Saturday, July 21, 2007

Heart Rate Zones.

Okay, so I took a few days off after the Bottomless Triathlon, to think about my next race and an associated training plan. I've had some motivation problems, especially with my running, since it just hasn't been much fun lately. I decided to change my focus, but in order to keep my focus changed I needed my training plan to keep me focusing on the right target.

So I revisited one of the books I used when I first started training last year. His plans are all time and heart rate zone oriented. Last year, I pretty much bagged the heart rate stuff because I couldn't stay in the appropriate zones, and came up with my own zone to work in. Then my training slowly evolved to focus more on speed and distance, which I think has helped my cycling a lot, but has just frustrated my running efforts.

So I picked one of the plans in the book, then researched and fiddled with the heart rate zones for a while. My trouble is that if I use the typical formula or a variation of to find my max heart rate (220-age) and then multiply it by the appropriate percentage, zone 1 seems way too low. I know there are ways to try and determine your max heart rate, but they all sound a bit too painful for me - plus they all highly recommend having a partner to help - uh anyone volunteer to help me find my max heart rate at 4:30am? It would be ideal to have one of those VO2 max tests, but lets see a.) I live in Podunk nowhere and 2.) I am not made of money - so.... I took a look at my peak and average rates from recent races - decided to make my average race peak rate my 80% max and back calculate the remaining zones. Here are my zones after doing this:
Zone 1: 102 - 123; Zone 2: 123 - 143; Zone 3: 143 - 163, Zone 4: 163 - 183. Zones 2 & 3 are about right,but I still think zone 1 is still a bit low and zone 4 may kill me if I actually get up to 183.

Okay- so week one of my 6 week plan goes like this (adjusted to my schedule and available pool times - of course):
Day 1: Planned - Run 30 min. in zone 1; strength train. Actual - Ran 30 (~2 mi, but I'm not counting), AHR = 123, no strength session (too much laundry and dirty dishes).
Day 2: Planned - Swim 45 min. zone 1. Actual - Swam ~37 minutes finished my 1200 yard workout, AHR = 91, ended up chatting with Aquaman for the remaining time. Got invited to go for coffee sometime - Jeff was amused.
Day 3: Planned - Bike 45 zone 1; strength train. Actual - Biked 37 on indoor trainer listening to music in headphones until youngest awoke, AHR = 117, strength trained in the pm.
Day 4: Planned - Swim 45 zone 1. Actual - swam 45 min finished 1450 yd workout, AHR = 114.
Day 5: Planned - Rest. Actual - Day 6 workout - Ran 60 (~ 3.75 mi, still not counting), AHR = 132.
Day 6: Planned - Run 60 in zone 1. Actual - Rest
Day 7 Planned - Bike 60 in zone 1. Actual - to be determined.

Observations: I can't run in zone 1. I tried, obviously from my mileage - averaging 15 min/ miles or more - but I'm not focusing on this... Trying to keep my heart rate down was to my legs like running downhill slow - after my hour run, once I stopped my knees spoke up. So either I should just walk for the zone 1 sessions or perform some kind of walk/jog or try and stick to a rule I found in my heart rate zone research and keep my HR less than 130 and use the Gunnar Borg's Rate of Perceived Effort scale - zone 1 equates to and RPE of 10 to 12 (fairly light exertion, just starting to break a sweat). I must admit though, that my long run was enjoyable as I didn't fatigue, or cramp, or have to yell at myself that I was not quitting. I watched the sun rise & enjoyed the coolness of the morning.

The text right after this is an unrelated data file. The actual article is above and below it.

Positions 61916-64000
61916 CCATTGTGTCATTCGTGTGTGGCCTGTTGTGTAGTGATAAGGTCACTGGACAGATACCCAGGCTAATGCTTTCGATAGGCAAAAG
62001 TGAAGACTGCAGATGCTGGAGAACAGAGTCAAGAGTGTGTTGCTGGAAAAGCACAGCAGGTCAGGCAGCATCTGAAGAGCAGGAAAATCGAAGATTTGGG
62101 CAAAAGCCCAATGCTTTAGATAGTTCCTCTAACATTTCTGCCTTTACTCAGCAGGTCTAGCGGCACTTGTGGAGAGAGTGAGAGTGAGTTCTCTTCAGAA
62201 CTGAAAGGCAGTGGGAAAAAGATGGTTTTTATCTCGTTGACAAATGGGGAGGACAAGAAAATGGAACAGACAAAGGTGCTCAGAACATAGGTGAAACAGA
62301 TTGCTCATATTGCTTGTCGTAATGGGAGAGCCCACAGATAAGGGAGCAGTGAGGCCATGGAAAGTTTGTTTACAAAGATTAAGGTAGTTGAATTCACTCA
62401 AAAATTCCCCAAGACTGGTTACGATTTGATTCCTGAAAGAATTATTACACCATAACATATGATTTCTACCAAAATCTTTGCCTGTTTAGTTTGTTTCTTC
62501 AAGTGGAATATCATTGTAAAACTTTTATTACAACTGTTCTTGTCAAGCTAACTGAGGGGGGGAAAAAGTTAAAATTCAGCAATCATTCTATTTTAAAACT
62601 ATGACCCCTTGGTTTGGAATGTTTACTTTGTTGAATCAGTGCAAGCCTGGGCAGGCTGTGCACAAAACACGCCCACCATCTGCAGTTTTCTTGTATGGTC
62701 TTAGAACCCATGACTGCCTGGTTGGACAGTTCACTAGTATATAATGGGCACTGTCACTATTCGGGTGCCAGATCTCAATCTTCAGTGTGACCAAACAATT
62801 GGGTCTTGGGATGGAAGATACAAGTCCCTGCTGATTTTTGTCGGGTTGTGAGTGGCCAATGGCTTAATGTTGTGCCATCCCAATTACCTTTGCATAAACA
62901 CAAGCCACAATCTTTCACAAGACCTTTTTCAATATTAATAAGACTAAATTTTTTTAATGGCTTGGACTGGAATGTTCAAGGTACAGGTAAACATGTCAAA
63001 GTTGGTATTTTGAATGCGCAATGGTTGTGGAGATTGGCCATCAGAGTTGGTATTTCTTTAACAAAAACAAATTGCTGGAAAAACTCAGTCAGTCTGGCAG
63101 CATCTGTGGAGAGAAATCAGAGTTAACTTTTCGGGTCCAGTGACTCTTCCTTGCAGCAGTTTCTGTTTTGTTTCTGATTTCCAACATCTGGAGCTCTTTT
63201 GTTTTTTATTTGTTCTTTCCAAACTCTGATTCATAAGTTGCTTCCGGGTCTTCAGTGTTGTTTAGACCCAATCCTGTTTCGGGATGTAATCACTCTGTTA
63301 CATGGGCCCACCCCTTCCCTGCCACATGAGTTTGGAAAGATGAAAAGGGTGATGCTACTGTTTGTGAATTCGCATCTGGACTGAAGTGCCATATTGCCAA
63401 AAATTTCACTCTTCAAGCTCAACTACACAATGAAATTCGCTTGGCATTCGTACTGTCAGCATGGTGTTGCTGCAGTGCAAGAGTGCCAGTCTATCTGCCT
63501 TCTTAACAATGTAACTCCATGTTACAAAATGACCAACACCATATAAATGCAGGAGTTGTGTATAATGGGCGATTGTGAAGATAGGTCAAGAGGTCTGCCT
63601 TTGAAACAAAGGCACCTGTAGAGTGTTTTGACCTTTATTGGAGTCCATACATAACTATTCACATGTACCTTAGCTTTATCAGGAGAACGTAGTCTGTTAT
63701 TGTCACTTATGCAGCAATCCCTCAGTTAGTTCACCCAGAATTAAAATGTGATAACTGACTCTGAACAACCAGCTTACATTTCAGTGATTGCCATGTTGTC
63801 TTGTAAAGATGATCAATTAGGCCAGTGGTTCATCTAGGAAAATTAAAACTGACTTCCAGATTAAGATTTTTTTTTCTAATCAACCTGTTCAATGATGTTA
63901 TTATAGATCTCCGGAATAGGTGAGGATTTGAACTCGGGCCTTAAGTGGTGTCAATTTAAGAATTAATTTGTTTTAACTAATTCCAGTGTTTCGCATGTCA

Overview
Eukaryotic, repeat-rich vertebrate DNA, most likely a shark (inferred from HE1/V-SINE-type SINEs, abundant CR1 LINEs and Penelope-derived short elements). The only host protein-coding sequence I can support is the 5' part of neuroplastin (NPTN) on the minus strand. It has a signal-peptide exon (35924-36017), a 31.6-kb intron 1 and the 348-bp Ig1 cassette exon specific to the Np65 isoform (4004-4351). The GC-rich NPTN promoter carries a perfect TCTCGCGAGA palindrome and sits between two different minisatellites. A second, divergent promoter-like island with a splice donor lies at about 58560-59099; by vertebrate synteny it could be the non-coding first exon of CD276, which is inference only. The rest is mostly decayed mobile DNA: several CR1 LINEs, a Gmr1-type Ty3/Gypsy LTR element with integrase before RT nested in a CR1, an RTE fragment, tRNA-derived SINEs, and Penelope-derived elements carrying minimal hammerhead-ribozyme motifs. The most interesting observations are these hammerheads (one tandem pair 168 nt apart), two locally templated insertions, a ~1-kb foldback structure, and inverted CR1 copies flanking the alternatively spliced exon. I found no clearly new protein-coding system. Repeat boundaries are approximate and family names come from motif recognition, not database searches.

After my first swim session, I was worried that I couldn't swim in Zone 1 either but on the other side of it, even though my RPE felt about right. Maybe this is a key to my slowness in this leg? My second session I tried to kick it up a small notch and was successful.
My bike session I worked on keeping high cadence. I found that if I kept my cadence above 80 my heart rate stayed in zone 1, but if I got to 90 or higher I jumped into zone 2. Need to compare this with my outdoor session I hope to get today.
Next week's training is very similar except I have one swim and one bike session in zone 2. Then week 3 - 5 we kick it up both in zones and volume...


Lisa - Slow & Steady said...

I had my max HR tested. It would have been completely wrong based on the formulas, i seem to have some irregular heart beat. You might be able to do this yourself on a treadmill, although it is probably safer with a partner. Keep increasing the speed a little at a time until you feel like you're going to die or go flinging off the edge - that's a good estimate of your max. Jump off (feet on the rails) when you need to stop.

I cannot run in zone 1, that means walking for me. I can run/jog in zone 2, and I like it a lot. That is my Sunday pace.

the Dread Pirate Rackham said...

Hrm. Zone 1 is not really a training zone - it's more of your sit on the couch zone.

For triathlon, you need to be aiming to train in zones 3 and 4. Perhaps this will help you figure out your zones - even if you use the 220 minus age thing...

It's useful to know your resting heart rate too, you get this before you even get out of bed in the morning.

Joe Friel's book is a good one for getting a lot of information, I recommend that, you can find it on Amazon.

You can get Recoverite online from Hammer, or your LBS (which i think there are not many where you are).

Keep goin'!